Every nearly-non-monogamous couple I've worked with has missed this one critical step and I just can't go one without addressing it.
We can't start a conversation about non-monogamy without understanding monogamy.
I know you think you understand it. Almost every couple I work with thinks they have a working definition of monogamy. But so far, NONE of my couples have ever talked about specifically what monogamy means in their relationship.
None. Zero. Zip.
We walk through life in partnerships with this (pretty big) gap in clarity about what we expect from each other. This is a problem.
Most of us assume we mean the same thing when we say we're monogamous- but all too often we don't. Here are some of the many areas I have seen people face extreme misunderstandings about monogamy.
What does "monogamy" mean to you?
Check out the questions below to start examining your own working definition of monogamy. If you haven't talked about these things in your relationship, please do before talking about opening things up.
Plenty of folks will say kissing other people is off limits. But many of them make exceptions for same-sex kissing (if they are straight) r opposite-sex kissing (when they are gay). They tell me it "doesn't count."
There are also plenty of cultures where kissing is the norm. Not just international cultures, but friend circles, families, and spaces based on tradition can be the norm. Kissing cheeks, hands, faces, or lips... it "doesn't count" because it's not erotic.
Which may be the case, but how do you know when kissing is and isn't erotic for someone? When is kissing okay in your relationship? When do you share it with others?
This is the big one where I see people get into trouble. Some of my couples don't touch other adults- ever. But most hug friends, or might hold hands with friends.
Some even snuggle with people they care about and I've seen it become a problem for partners- when it hasn't been discussed.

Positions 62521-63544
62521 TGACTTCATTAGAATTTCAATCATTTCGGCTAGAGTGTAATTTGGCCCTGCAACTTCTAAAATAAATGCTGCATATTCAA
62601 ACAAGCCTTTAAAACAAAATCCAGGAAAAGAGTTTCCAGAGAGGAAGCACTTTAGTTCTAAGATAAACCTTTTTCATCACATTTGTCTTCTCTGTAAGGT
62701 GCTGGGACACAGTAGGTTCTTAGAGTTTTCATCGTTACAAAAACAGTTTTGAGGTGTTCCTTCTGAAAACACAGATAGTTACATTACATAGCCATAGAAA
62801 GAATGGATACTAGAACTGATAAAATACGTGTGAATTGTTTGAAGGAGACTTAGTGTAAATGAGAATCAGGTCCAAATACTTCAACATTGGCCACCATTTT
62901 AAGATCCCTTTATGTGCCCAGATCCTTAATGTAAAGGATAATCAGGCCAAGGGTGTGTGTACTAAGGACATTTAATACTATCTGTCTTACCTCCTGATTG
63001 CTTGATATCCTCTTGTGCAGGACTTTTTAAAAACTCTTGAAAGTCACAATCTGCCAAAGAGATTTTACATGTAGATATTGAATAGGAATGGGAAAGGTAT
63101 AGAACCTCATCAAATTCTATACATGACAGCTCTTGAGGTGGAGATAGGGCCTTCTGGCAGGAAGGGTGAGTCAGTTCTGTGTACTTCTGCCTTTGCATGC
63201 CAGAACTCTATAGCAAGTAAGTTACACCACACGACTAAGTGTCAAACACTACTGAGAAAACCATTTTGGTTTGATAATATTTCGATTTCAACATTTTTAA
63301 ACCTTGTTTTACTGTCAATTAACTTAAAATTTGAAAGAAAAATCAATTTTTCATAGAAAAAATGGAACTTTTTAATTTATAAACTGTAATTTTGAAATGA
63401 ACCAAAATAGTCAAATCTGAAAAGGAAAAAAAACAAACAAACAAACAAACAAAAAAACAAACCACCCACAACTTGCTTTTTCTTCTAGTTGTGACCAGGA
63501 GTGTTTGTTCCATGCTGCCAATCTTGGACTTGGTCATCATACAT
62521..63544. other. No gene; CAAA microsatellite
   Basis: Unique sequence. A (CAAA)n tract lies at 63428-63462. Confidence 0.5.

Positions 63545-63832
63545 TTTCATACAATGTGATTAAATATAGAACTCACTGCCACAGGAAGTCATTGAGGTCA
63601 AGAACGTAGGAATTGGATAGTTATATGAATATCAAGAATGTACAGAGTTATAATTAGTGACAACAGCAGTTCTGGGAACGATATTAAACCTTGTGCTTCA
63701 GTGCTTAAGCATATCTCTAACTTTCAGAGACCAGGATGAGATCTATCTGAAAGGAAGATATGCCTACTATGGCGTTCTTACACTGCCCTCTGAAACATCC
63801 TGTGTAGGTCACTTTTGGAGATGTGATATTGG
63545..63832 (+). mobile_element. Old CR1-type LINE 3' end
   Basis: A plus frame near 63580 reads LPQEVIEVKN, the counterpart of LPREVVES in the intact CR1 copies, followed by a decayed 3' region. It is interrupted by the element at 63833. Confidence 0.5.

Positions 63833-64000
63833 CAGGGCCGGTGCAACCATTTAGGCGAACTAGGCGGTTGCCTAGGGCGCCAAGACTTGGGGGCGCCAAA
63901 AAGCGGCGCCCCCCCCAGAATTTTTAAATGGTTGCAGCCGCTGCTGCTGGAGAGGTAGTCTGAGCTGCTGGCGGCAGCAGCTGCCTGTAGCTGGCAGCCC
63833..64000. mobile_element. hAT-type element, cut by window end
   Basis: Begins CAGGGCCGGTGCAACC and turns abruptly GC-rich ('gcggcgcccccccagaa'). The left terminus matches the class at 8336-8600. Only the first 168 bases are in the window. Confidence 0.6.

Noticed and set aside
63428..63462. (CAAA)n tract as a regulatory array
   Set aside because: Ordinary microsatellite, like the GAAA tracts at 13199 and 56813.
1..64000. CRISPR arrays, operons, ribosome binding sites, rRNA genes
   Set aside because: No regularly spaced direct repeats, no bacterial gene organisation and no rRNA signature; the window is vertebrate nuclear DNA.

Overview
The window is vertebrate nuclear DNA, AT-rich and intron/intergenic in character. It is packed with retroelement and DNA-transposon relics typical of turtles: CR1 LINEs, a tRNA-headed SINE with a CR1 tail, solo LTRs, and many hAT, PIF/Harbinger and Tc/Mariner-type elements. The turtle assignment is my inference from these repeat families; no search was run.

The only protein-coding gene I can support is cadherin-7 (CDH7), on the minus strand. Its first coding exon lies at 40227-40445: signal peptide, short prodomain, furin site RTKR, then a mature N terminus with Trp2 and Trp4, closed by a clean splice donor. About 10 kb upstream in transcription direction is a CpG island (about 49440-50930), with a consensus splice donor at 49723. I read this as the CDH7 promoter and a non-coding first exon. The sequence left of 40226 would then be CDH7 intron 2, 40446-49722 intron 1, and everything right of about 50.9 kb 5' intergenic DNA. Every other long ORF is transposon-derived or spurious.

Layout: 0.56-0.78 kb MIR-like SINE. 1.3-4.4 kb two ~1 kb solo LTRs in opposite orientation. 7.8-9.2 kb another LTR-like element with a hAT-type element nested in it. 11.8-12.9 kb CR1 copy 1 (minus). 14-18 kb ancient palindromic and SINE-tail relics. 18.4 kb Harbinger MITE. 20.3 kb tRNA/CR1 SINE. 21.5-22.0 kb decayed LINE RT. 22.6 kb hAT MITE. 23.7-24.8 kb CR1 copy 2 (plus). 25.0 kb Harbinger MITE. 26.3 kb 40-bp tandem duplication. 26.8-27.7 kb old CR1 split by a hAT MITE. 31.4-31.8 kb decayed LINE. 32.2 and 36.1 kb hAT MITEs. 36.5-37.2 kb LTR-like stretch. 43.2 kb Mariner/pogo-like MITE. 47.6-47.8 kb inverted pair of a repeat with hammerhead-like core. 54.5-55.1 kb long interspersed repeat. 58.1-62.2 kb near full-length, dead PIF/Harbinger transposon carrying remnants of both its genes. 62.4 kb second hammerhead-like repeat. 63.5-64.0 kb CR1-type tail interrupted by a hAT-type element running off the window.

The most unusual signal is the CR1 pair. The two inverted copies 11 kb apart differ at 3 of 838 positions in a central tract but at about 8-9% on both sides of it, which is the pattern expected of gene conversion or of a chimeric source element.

I'm always surprised when I bring up dancing with other people. Some folks are very sensitive about sharing intimate dancing with others. Others love to grind on a dance floor with strangers but would never dream of slow dancing with anyone but their partner.
If you've never talked about what monogamous touch means to you, now's a great time to start.
Are there special secrets you share with others? Do you have certain closeness or fondness for people outside your romantic relationship? What do you do when those feelings and friendships arise?
Are there certain pieces of information you want to keep private between you and your partner? Odds are, there's something they know about you that you'd prefer kept between you. How can they meet your privacy expectations if you don't tell them?
Many of the monogamous couples I work with have unsaid expectations about spaces they share with people outside their relationship. Do you enter a bedroom alone with a friend's spouse? Will you travel alone with people your partner might find threatening?
If we're not clear about what kinds of spaces or behaviors indicate intimacy with our partners it becomes very easy for them to misstep.
Sex with other people
This seems like the most obvious topic to cover, and is usually where people begin to define non-monogamy. But many of the people I've worked with have sex with other people and still define their relationships as monogamous.
Some of them have shared partners and experiences. I once had a client say, "If we're all present, then it's within the confines of our marriage bed."
And similar to kissing (above) many of them have caveats for non-emotive sex, or sex with people of other genders. I've had many straight couples tell me they don't view lesbian sex as threatening or "real sex" and therefore it "doesn't count."
I'm not suggesting one definition of monogamy should (or could) work for everyone here. But I am certain clarity about your own and your partner's definitions is a helpful discussion to have before exploring non-monogamy.
Gina Senarighi, MS, MA, CPC is a sex educator and relationship coach specializing in polyamory, open relationships, jealousy, LGBTQ issues and infidelity.
She can help you:
- rediscover passion in long-term relationships
- repair trust after infidelity or dishonesty
- move past jealousy, insecurity or codependent patterns
- open your relationship or practice polyamory with care
- resolve sexual dysfunction and disconnect
- break unhealthy communication patterns in your relationship
Contact her for a free consultation to see if working with her is right for you.